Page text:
By Liz Ryan, Contributor

Most companies do a terrible job at recruiting, because they are working from an outdated playbook. They have the wrong idea about what a recruiting process should look like.

If you need talent to power your business — and I don’t know of any organization that doesn't — you can't make your recruiting process so unfriendly to job-seekers that it drives the best candidates away.

However, that is exactly what most medium-sized and large organizations do.

They add more and more steps to the recruiting process all the time, until the only people willing to stick it out are the most desperate — which is to say, the least marketable — candidates around.

Here's the right way to hire people:

1. Design a job that is not just a collection of tasks, but a meaty assignment that a smart and capable person will get excited about.

2. Write a job ad that makes clear how the new employee will make a difference to their department and the company's overall success; that describes the fun, intellectually challenging and creative parts of the job; that lays out the hours, the amount of travel expected, the salary range and any other perks of the role; and that asks applicants to do something that requires thought if they're interested in applying — not a job ad that instructs them to fill out an online application!

3. Respond to applicants quickly — within a day or two. A quick review of the responses will tell you which folks are not a good match (people who didn't read the job ad, didn't respond appropriately, etc.) and folks whose materials warrant further review. Get in touch with everybody in each group by sending a polite “no thanks” message to one group and “Thanks for your response — we will get back to you quickly” to the other group.

4. Schedule interviews to happen fast — within a week of the applicant’s response to your ad.

5. Send each candidate an interview invitation that allows them to choose the best date and time for their schedule. Don’t make them fill out tests or submit references at this stage. You don’t need that information to decide which people you will interview. That’s a stalling technique that weenies love and real HR and recruiting people hate — because it gives a good reason for the best candidates to flee!

6. Send each confirmed interviewee an email message that invites them to ask you questions via email before the interview — or even better, get on the phone with them to answer their questions. Their questions are more important than your questions are. The last thing you want to do is get to the end of a one-hour interview, finally give the applicant a chance to ask their questions and realize with horror that the person sitting on front of you can’t take the job for a scheduling reason, a compensation reason or some other issue. Get all that addressed up front!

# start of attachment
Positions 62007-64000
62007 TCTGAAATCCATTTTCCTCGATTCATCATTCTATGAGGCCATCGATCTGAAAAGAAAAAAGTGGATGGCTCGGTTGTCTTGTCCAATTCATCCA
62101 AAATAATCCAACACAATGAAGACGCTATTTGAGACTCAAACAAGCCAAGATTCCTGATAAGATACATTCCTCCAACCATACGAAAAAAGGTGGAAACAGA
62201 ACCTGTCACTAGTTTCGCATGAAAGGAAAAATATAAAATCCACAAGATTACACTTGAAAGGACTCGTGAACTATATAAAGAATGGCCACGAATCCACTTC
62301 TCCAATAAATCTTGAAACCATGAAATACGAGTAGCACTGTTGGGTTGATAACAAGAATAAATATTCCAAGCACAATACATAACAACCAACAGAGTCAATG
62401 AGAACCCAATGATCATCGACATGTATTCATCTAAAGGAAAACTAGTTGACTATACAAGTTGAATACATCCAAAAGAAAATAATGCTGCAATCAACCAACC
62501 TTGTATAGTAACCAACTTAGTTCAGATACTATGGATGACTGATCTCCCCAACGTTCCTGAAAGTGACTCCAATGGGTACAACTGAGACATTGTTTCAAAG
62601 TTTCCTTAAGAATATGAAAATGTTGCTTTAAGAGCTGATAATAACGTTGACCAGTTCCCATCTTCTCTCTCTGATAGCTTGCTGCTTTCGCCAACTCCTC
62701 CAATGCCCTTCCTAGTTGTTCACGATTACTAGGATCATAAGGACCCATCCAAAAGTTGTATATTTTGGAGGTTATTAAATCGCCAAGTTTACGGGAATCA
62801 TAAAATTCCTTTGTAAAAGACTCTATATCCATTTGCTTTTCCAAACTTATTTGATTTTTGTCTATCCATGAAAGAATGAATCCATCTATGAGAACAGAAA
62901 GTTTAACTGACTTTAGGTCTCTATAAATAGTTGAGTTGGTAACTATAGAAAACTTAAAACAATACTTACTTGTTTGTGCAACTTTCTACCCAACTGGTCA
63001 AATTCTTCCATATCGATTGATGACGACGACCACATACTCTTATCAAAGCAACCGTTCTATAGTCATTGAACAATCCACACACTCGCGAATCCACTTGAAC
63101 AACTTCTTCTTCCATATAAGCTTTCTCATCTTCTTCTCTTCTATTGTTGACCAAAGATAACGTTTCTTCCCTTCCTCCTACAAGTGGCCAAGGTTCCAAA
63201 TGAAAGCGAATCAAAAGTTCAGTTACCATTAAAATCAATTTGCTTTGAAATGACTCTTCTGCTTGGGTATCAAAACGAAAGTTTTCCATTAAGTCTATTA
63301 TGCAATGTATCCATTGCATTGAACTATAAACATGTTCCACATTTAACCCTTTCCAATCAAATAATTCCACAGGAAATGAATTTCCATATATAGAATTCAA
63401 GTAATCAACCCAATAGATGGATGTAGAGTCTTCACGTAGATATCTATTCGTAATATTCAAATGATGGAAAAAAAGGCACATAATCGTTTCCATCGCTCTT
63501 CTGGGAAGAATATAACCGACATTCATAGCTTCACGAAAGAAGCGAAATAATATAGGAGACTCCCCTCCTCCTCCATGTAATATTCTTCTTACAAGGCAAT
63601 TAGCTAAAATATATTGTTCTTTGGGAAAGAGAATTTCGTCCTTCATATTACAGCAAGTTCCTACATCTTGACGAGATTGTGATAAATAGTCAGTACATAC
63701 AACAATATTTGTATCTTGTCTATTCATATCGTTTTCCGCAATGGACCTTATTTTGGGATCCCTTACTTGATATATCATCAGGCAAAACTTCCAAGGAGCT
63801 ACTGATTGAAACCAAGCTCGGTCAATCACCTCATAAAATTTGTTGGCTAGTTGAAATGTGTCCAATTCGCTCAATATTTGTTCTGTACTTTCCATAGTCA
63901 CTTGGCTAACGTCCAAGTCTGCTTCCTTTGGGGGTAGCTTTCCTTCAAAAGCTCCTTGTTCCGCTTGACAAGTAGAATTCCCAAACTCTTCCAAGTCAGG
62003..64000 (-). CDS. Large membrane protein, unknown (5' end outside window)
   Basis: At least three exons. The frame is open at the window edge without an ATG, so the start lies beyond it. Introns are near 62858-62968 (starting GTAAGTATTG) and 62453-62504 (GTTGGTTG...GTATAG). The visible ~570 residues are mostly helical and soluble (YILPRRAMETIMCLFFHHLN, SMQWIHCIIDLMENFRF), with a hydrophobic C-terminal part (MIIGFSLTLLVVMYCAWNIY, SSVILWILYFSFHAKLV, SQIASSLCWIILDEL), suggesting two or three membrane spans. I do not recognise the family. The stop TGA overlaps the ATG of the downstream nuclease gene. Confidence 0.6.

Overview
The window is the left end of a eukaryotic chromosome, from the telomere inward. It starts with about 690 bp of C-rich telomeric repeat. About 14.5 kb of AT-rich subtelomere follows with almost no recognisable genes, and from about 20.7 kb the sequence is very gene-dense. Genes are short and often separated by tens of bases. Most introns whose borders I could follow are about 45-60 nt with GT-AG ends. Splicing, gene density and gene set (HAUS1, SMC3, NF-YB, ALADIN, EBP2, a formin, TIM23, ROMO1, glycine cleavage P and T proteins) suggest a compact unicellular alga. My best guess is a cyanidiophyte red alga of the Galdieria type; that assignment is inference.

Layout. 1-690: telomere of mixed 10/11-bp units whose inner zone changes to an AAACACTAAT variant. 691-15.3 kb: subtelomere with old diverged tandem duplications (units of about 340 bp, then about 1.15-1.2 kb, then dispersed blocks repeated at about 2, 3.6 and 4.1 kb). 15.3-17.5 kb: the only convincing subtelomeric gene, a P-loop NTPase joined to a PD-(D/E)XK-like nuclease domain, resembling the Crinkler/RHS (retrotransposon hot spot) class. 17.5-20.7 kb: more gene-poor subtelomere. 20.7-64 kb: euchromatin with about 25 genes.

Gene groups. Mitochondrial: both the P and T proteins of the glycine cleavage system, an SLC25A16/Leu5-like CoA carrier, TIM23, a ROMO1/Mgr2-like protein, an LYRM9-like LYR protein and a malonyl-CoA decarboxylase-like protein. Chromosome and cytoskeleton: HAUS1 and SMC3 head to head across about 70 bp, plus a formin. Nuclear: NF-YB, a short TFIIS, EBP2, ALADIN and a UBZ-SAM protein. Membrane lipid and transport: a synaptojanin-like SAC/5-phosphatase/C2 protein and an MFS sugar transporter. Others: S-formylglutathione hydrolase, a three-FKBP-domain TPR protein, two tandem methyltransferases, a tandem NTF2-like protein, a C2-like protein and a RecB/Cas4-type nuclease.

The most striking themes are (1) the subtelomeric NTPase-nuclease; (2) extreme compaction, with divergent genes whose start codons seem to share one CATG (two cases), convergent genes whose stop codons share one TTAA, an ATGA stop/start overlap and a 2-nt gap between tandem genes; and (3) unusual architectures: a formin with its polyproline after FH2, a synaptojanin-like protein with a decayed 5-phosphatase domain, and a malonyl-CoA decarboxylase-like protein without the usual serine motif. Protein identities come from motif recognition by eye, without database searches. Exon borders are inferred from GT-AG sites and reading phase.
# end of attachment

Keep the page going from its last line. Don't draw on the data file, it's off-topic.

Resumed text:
7. Make your interviews human conversations, not interrogations. Throw away the interview script. Good interviewers don’t need a script. First, ask the candidate if they have any questions for you before you begin. If you spend the whole hour answering their questions, that’s fine. That’s ideal! The more on-the-ball someone is, the more questions they will have. Smart interviewers know that an applicant’s questions tell you much more about them than their answers to your questions ever could.

8. Get clear on what the candidate needs in order to be able to accept the job. Recruiters are salespeople. Any HR person or hiring manager who interviews candidate must go into sales mode, too. You are always selling candidates on your opportunities — not by talking to them, but by listening to them. You have a decision to make — which candidate is best-suited for this job? But they have an even bigger decision to make. Are they ready to invest their time, energy and reputation in your company, and in you? If you do not see the importance of the sales role in your job, you are not ready to interview people.

9. Be upfront about the challenges of the job. Don’t sugarcoat anything. Go ahead and say, “It’s a great job. The last week of the month is taxing, no doubt. We are working on making that last week easier. You could help us with that.” Lying by omission is just as bad as telling an outright lie.

10. Before you extend an offer, make a “Supposal.” This is where you say, “Suppose we wanted to hire you and you wanted to work here. What would it take to get you on the team —base, bonus, benefits and otherwise?” One candidate might say, “I would need to leave early on Thursdays.” Better to find that out now than later!

These 10 steps are easier, faster, less expensive and more fun than the standard, slow-as-molasses, sludgy recruiting process and will help you make better hires.